Bartolome de Las Casas wrote Voices of Freedom, along with a number of other critical treatises such as A Short Account of the Destruction of the Indies and Apologetic History of the Indies , in response to the brutality of Spanish colonization of the New World. Las Casas was...
Bartolome de Las Casas wrote Voices of Freedom, along with a number of other critical treatises such as A Short Account of the Destruction of the Indies and Apologetic History of the Indies, in response to the brutality of Spanish colonization of the New World. Las Casas was a champion of Indigenous rights; he was a part of a larger assemblage of Catholic missionaries who ventured out into remote areas to spread word of the gospel. He was especially outspoken against the violence the Spanish conquistadors inflicted against the defenseless Indigenous population. Sickened by the unmitigated exploitation and physical degradation of Indigenous people, Las Casas gave up his extensive land holdings and slaves to travel back to Spain to petition the Spanish crown to cease colonial abuses.
One of the critical ideas that encouraged Las Casas to speak out was the Spanish legal doctrine of the sixteenth century that non-Catholic peoples should be given the option to convert to Catholicism in return for their freedom. Las Casas argued that because every Indigenous person possessed their own soul, and were all therefore capable of attaining salvation, it was irreligious of the Spanish to deny the Natives the opportunity to submit themselves before God.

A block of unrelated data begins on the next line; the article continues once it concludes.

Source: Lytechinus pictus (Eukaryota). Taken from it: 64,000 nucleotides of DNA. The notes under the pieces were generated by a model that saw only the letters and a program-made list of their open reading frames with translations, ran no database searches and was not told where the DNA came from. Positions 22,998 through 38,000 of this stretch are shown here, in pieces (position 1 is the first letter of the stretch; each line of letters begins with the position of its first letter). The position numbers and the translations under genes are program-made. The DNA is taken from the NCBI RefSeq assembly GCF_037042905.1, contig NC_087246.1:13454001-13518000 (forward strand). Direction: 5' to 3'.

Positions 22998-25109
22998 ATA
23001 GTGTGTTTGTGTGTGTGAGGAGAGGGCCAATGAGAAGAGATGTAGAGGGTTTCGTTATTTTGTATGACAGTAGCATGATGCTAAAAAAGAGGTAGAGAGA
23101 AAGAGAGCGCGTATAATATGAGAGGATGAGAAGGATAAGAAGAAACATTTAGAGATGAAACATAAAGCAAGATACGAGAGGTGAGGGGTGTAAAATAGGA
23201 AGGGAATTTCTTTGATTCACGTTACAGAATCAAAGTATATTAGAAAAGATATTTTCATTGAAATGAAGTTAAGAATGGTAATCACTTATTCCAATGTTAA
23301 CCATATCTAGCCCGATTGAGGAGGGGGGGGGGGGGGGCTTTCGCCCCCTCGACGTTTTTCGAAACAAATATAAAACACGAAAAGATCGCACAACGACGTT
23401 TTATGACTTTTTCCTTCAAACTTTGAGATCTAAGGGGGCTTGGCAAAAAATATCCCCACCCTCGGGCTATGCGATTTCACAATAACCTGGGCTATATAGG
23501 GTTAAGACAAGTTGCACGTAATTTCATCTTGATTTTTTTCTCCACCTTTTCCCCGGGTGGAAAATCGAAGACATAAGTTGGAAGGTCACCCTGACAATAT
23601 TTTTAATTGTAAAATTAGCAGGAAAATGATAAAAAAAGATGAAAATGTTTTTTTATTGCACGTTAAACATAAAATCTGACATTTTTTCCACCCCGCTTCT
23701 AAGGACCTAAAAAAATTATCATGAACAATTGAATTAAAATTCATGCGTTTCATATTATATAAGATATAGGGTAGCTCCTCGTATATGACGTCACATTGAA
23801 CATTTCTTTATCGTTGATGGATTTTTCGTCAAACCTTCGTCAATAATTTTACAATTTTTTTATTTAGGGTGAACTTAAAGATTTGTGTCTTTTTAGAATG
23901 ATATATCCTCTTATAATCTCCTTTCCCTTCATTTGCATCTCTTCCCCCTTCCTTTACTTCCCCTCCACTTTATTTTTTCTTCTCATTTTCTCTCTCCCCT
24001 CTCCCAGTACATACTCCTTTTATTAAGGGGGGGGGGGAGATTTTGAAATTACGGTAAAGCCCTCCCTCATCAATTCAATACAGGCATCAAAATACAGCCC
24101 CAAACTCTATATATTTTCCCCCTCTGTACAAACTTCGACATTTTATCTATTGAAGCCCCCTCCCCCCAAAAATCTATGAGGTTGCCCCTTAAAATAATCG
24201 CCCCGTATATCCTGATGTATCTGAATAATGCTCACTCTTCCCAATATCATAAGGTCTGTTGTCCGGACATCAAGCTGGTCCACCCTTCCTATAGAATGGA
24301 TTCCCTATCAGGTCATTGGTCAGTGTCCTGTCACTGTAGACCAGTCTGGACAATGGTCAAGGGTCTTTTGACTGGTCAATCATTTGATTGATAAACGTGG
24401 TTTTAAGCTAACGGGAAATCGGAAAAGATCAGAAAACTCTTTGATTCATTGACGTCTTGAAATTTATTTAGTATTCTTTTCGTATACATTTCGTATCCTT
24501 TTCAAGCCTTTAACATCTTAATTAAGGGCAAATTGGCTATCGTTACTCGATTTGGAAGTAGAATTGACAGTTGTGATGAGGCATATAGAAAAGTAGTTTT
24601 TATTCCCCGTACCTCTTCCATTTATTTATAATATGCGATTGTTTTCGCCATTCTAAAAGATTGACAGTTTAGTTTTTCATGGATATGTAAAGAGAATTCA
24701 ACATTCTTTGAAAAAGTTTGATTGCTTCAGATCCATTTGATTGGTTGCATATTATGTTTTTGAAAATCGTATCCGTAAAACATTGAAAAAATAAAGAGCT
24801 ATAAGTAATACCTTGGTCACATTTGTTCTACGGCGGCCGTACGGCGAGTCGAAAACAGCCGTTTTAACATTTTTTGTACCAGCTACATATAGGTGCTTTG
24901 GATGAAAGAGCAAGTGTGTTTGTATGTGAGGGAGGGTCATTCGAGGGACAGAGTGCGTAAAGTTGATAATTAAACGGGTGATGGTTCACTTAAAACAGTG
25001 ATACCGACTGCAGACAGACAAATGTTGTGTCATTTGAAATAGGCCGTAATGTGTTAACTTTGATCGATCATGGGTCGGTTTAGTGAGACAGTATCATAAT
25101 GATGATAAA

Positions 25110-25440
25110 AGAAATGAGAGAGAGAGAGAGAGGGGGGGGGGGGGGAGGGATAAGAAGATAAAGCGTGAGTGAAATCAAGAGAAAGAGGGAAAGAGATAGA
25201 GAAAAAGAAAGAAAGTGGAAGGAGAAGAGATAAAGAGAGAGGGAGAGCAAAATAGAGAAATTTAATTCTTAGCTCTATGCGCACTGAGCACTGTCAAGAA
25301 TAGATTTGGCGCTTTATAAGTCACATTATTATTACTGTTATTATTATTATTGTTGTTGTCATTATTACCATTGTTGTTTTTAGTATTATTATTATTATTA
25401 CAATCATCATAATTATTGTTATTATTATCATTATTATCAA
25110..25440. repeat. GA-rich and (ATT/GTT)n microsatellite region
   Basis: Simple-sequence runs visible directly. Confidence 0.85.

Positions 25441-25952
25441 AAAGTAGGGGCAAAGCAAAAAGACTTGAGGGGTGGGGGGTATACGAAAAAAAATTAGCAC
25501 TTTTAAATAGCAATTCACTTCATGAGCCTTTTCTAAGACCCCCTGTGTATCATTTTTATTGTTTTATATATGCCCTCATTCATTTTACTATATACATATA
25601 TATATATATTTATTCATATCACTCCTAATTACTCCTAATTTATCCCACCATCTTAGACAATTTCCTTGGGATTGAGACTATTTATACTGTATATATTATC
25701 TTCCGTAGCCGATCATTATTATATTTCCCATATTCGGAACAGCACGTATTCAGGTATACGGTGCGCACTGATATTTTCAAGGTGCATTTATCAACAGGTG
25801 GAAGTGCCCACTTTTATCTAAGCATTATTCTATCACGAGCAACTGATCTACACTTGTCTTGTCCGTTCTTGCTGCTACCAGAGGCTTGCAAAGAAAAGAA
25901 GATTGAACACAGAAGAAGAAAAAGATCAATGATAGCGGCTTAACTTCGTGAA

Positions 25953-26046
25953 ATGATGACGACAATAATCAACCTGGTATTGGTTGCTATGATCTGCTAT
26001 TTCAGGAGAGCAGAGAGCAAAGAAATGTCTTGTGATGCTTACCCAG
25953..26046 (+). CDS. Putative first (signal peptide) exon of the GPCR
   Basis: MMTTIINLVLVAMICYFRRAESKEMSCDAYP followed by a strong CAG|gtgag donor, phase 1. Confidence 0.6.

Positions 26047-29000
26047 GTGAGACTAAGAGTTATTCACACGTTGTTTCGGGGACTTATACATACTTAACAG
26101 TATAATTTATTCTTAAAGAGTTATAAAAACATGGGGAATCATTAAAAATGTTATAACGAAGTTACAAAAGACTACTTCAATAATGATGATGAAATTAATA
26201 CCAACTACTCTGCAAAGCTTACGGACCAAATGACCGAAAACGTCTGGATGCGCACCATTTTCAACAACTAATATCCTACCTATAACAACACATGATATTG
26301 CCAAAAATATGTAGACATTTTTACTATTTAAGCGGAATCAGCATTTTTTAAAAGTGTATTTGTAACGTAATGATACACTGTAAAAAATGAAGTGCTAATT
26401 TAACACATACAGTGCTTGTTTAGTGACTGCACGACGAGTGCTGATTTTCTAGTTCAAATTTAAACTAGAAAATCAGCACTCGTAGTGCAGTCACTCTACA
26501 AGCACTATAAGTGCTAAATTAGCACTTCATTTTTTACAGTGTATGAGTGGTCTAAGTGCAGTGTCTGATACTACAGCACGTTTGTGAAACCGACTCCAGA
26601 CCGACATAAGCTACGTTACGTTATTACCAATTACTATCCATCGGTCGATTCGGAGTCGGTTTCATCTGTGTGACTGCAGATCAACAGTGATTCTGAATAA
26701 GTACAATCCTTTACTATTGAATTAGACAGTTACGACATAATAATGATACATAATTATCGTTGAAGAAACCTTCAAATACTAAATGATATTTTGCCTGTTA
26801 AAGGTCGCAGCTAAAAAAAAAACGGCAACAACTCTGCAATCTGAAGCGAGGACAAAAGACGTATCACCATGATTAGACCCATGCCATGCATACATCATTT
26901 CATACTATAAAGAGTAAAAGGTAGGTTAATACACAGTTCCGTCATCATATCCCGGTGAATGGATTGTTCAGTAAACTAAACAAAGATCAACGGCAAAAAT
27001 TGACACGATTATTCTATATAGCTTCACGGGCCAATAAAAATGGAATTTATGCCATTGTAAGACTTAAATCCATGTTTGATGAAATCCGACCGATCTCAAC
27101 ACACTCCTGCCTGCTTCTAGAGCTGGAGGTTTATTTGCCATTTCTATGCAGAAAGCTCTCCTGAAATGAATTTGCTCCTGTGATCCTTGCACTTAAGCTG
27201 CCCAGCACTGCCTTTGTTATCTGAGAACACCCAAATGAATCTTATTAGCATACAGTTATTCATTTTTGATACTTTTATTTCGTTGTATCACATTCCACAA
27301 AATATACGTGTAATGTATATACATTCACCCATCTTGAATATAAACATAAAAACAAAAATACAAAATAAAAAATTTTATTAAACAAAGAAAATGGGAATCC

Las Casas also advocated that Indigenous groups be granted the right of self-government under the Spanish crown. The Spanish monarchy, the legal and cultural thinking of which had been heavily influenced by the Moorish Muslims, understood this under the rubric of Muslim law, which allowed non-Muslims the use of their own legal courts and justice system. This was the rationale that Las Casas based his arguments on, and the philosophy that motivated his outspokenness.
It should be commented here that, despite his pleas, Spain did not much alter its actions in the New World. Slavery and the exploitation of Indigenous labor was too profitable to be completely overturned by the scribblings of some distant theologian. It was a result of this intransigence, coupled with the unimaginably difficult circumstances that conquistadors subjected the local population to, that motivated Las Casas’ writings.